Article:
For well over a hundred years all around the coast of Britain there were located a series of nautical training ships. Often surplus navy wooden walls, the ships provided a means of educating boys and young men, while preparing them for a lifetime at sea. The more famous of the schools included HMS Conway, initially on the Mersey, and then at Menai; the TS Mercury, at Hamble, Hampshire; the Mars on the Tay, at Dundee; the Vindicatrix at Sharpness Docks on the Gloucester & Sharpness Canal; the Worcester on the Thames and the Arethusa at Greenhithe. The Arethusa, converted from a sailing vessel, lasted until 1974 before she was purchased and sailed to America to be restored as a typical sailing vessel of the late nineteenth century. Phil Carradice tells the story of the training ships that helped keep Britain a maritime nation from their foundation to their demise as Britain's once-proud merchant marine declined in the latter years of the twentieth century.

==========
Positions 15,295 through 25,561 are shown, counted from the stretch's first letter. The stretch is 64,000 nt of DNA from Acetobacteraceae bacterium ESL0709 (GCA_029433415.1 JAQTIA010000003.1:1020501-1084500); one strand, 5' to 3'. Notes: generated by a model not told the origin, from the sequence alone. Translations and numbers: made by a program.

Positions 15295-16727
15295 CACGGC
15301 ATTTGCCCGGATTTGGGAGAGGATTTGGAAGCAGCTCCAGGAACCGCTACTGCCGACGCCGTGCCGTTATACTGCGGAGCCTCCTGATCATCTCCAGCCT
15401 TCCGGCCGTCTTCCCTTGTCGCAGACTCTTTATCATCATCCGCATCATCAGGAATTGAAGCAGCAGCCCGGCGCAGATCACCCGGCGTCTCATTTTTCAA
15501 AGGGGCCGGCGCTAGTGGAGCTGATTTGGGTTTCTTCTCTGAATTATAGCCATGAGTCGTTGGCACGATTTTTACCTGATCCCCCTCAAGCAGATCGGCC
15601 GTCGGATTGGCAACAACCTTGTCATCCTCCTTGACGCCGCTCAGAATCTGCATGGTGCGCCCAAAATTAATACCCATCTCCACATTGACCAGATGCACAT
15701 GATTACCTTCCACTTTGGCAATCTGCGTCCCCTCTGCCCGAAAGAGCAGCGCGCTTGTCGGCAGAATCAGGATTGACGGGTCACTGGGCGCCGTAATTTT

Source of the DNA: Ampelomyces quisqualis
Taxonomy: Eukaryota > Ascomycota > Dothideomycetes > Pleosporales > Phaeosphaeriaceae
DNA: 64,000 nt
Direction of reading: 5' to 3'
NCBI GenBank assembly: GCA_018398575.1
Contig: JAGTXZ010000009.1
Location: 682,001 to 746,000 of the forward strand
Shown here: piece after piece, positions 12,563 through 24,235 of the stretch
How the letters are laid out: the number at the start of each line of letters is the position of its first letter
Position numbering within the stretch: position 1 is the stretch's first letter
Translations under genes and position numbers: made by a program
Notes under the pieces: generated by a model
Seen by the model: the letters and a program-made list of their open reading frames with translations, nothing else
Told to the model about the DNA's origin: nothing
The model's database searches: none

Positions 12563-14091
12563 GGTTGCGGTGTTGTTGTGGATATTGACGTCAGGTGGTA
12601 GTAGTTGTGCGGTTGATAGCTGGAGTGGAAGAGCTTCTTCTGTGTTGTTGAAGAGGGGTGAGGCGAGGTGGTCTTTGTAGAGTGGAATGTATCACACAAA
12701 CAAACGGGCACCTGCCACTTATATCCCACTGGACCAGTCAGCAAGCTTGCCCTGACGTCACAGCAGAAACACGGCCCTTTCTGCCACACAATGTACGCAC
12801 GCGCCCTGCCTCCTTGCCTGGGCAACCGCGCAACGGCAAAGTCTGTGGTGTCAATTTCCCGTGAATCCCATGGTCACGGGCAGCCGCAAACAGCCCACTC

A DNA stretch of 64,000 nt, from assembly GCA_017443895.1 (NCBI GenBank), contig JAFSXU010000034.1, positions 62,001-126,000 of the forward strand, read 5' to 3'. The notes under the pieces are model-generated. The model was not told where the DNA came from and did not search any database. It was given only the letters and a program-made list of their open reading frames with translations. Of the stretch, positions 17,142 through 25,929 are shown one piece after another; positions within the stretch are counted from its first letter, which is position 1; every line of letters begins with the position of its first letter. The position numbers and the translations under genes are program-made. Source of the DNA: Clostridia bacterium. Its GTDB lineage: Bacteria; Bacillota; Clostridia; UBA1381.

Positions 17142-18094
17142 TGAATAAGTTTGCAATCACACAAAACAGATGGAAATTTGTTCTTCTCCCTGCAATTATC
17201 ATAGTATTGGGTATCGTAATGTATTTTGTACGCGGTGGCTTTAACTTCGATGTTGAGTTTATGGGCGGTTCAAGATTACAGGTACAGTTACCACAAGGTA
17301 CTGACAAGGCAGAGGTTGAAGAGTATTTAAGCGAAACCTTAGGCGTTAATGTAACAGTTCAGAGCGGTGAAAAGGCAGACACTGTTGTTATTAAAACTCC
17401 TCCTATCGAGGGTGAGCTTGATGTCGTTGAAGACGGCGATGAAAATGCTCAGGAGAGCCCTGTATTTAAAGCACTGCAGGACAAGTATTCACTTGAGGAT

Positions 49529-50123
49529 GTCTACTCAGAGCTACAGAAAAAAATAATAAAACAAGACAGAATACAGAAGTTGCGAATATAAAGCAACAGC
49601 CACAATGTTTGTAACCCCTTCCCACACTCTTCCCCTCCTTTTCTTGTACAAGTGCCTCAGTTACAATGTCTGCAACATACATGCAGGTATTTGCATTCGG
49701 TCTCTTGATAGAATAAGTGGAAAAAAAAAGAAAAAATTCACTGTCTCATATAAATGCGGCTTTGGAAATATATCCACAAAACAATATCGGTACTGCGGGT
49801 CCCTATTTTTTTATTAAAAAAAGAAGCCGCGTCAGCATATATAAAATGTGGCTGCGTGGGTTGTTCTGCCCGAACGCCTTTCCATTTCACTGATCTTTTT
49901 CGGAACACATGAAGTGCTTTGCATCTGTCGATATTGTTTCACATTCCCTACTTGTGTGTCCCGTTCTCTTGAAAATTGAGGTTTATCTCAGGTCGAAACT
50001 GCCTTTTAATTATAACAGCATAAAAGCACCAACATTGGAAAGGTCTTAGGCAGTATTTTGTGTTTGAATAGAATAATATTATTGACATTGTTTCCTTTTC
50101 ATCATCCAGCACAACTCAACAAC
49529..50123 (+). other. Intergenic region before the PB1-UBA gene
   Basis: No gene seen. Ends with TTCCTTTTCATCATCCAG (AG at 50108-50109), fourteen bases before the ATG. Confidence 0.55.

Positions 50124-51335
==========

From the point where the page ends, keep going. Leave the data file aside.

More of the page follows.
Used availability for Phil Carradice's Nautical Training Ships
November 2009 : UK Paperback
August 2013 : USA, Canada, UK Kindle edition